HIM: But, even the most open discussion about theoretical concepts isn’t the same as having real-world examples. I want to show the kids how healthy non-monogamy can be. I want to shatter any illusions they have about what ‘typical’ non-monogamous people look like. I want my oldest to realize that the people he’s imagining when he says he would be uncomfortable with swingers are not what real swingers look like at all.

HER: I agree with you there. If I were to tell my kids, it would be for that reason: to show them that we’re happy and normal, and that we also do this other sexual thing that isn’t all that weird. But I’m afraid you have a hidden agenda. Honestly, I think a major part of why you want to tell them is because you think it will make you seem cooler to them.

HIM: I’ll freely admit that’s part of it. What parent wouldn’t want their kids to think the best of them? But, as you well know, there are also plenty of uncool things about me that I happily own. I’m afraid of small animals, for example. I eat brown sugar directly from the bag by the spoonful. Those things are not cool, but I don’t care. They’re me. My life isn’t about desperately trying to be something I’m not. This is more about authenticity. When people look at me, they see a very conservative-presenting person. I don’t drink or swear, I keep my hair cut short and I dress in solids. No graphic tees for me! But, that’s not the entirety of my being — I am all those things, but other things as well that you might not guess if you merely extrapolated from my appearance. My sexuality is central to who I am. Unless you consider both my conservative and adventurous sides, you aren’t seeing me in the round. I want my kids to get the full picture of who their father is.

HER: If it was just you that this ‘full picture’ exposed, I’d be all for it. But I would be included. You’re telling my story too, and once it’s out there, it’s out there. I’ll admit that the people I am most afraid of finding out probably aren’t even your kids.  When your ex-wife was spreading stories about us when we first got together, they eventually made their way to my parents through the church grapevine, even though she had never met them. Those stories damaged my relationship with my mom and dad. It’s easy for you, because your parents are gone, but mine are still with us and of sound mind. I’d almost rather jab a pointy stick in my eye than see that mixture of judgment and disappointment on their faces again. And then there are the possible ramifications at my work. You’re your own boss. I’m not. It’s just so risky.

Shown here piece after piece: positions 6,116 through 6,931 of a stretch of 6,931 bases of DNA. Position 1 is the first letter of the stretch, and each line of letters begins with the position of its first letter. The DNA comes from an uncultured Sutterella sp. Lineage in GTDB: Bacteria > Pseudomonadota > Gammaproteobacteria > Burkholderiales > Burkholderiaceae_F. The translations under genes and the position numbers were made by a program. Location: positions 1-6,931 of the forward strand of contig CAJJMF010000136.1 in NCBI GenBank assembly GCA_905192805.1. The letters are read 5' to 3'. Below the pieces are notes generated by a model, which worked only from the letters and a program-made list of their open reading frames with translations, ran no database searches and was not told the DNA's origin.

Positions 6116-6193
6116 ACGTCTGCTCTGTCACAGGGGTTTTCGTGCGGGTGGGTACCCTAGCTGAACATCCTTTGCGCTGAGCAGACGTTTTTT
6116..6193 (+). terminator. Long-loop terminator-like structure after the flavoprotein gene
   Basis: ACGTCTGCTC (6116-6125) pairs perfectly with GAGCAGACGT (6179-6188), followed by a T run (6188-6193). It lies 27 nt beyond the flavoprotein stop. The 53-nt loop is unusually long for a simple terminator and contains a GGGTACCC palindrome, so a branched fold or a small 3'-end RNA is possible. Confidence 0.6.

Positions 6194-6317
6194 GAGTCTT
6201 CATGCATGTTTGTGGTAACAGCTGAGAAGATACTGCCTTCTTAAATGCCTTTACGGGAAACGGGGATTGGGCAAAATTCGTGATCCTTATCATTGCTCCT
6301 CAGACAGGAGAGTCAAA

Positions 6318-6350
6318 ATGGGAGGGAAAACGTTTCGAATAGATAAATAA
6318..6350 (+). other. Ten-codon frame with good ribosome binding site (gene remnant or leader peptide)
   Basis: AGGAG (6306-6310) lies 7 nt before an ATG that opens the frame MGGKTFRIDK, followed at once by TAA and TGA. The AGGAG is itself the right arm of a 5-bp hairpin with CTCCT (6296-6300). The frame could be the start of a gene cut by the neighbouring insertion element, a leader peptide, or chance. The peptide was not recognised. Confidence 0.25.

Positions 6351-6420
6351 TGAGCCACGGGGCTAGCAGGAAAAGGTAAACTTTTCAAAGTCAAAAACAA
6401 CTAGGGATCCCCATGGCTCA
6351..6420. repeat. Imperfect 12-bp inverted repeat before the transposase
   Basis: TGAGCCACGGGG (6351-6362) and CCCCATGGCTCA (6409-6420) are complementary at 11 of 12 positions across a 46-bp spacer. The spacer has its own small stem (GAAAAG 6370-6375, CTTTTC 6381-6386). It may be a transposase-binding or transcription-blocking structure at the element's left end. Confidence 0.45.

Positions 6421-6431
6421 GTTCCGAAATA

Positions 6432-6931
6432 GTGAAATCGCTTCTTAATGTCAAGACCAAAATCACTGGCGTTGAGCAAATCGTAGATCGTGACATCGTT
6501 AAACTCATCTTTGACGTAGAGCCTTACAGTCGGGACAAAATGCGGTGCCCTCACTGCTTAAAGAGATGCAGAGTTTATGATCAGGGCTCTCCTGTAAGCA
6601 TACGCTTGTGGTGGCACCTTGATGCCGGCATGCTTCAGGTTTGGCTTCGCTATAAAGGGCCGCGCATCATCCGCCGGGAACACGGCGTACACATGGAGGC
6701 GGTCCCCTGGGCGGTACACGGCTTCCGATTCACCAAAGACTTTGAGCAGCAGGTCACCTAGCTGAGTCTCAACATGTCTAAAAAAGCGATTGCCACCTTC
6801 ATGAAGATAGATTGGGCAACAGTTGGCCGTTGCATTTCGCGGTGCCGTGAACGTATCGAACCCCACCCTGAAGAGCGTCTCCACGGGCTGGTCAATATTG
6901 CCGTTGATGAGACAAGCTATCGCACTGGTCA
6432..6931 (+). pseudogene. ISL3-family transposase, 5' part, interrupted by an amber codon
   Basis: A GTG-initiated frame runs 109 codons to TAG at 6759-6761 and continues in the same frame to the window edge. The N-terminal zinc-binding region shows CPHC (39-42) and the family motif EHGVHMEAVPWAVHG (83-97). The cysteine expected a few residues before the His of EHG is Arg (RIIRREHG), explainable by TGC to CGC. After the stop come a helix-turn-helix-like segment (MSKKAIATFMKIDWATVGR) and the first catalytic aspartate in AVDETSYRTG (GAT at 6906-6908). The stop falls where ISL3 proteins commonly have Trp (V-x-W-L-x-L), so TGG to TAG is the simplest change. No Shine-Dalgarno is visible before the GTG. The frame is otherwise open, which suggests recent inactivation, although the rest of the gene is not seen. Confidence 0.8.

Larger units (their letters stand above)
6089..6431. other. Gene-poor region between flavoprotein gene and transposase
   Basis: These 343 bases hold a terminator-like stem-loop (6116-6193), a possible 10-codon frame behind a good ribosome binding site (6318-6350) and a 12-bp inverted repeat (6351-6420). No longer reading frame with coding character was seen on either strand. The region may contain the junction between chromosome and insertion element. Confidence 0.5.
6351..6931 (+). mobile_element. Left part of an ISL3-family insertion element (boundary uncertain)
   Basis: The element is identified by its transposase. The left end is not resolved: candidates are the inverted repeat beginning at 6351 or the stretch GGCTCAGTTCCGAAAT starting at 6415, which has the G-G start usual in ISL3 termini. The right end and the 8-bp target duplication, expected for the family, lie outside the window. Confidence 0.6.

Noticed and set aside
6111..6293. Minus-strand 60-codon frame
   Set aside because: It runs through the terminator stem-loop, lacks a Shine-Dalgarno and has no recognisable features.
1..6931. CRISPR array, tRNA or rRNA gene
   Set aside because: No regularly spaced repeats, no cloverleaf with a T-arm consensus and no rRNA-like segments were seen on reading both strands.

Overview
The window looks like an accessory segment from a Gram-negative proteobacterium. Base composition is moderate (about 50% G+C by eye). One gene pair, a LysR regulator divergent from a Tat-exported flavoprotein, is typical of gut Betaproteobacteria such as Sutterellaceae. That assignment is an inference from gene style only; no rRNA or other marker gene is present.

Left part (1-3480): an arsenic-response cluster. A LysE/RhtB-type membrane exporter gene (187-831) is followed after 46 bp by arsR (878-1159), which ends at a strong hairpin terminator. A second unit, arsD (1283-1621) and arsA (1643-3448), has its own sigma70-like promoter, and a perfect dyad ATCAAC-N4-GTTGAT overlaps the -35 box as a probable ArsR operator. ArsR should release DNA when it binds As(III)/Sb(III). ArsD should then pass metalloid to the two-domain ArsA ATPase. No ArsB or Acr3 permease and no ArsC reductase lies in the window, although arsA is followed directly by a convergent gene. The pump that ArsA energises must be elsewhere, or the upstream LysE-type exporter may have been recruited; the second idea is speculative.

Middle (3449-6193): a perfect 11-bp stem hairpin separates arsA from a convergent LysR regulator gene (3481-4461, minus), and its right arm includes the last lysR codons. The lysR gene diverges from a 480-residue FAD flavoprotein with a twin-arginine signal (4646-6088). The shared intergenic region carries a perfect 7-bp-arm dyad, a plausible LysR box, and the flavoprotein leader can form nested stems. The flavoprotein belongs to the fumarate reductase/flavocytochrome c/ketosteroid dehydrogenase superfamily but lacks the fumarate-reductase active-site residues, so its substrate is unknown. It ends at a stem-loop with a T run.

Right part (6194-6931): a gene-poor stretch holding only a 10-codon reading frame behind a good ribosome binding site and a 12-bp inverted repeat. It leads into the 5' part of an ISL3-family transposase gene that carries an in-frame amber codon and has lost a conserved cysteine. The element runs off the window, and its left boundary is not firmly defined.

HIM: I understand. That’s why I’ve given you a veto on this. I promise I won’t tell my kids until you feel comfortable with it. And just so you understand, I’m actually not trying to win an argument here. I am not as gung-ho as I might sound. There are friends of mine who would probably not understand at all, who might pull away from me if they found out. I have my own fears, and I’ve come to count on you to hold me back. Sometimes I wonder if I’m hiding my cowardice behind the certainty of your reluctance.

HER: I appreciate you saying that. I hope you know that I feel conflicted when we talk about this issue. I look back with deep admiration for all the brave members of the queer community who stood up and demanded to be seen. They didn’t back down at Stonewall. They fought for their right to look the way they wanted, to love and sleep with whom they chose, and ultimately the right to marry and parent as freely as their straight neighbors. We all benefited from their courage, and I get that we need people from the non-monogamous community to be similarly brave. We need to make ourselves visible if we’re ever going to achieve the same level of acceptance. So, maybe I should stop being such a hypocrite and just let you share this truth with your kids, and own that it’s my truth too. Just give me a little more time. I’m almost there.

2 Comments Add yours

  1. What a beautiful conversation.
    I like the way you go into the depth

  2. Partners ID says:

    Very thought provoking.